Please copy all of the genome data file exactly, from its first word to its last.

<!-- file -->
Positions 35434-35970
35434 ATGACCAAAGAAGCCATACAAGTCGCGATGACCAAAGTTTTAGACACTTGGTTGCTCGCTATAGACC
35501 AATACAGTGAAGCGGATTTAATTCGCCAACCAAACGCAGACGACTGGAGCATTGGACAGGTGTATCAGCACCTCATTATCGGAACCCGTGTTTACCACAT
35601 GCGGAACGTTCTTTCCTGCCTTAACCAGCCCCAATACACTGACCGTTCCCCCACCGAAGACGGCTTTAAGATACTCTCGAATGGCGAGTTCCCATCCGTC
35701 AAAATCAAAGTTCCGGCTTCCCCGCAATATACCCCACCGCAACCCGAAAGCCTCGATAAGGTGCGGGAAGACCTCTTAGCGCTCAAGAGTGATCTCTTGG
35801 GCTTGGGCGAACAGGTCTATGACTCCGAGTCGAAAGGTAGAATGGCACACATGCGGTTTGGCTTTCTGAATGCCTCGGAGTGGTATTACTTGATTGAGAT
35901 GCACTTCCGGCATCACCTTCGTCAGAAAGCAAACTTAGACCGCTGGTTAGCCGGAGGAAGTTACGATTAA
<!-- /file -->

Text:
Positions 35434-35970
35434 ATGACCAAAGAAGCCATACAAGTCGCGATGACCAAAGTTTTAGACACTTGGTTGCTCGCTATAGACC
35501 AATACAGTGAAGCGGATTTAATTCGCCAACCAAACGCAGACGACTGGAGCATTGGACAGGTGTATCAGCACCTCATTATCGGAACCCGTGTTTACCACAT
35601 GCGGAACGTTCTTTCCTGCCTTAACCAGCCCCAATACACTGACCGTTCCCCCACCGAAGACGGCTTTAAGATACTCTCGAATGGCGAGTTCCCATCCGTC
35701 AAAATCAAAGTTCCGGCTTCCCCGCAATATACCCCACCGCAACCCGAAAGCCTCGATAAGGTGCGGGAAGACCTCTTAGCGCTCAAGAGTGATCTCTTGG
35801 GCTTGGGCGAACAGGTCTATGACTCCGAGTCGAAAGGTAGAATGGCACACATGCGGTTTGGCTTTCTGAATGCCTCGGAGTGGTATTACTTGATTGAGAT
35901 GCACTTCCGGCATCACCTTCGTCAGAAAGCAAACTTAGACCGCTGGTTAGCCGGAGGAAGTTACGATTAA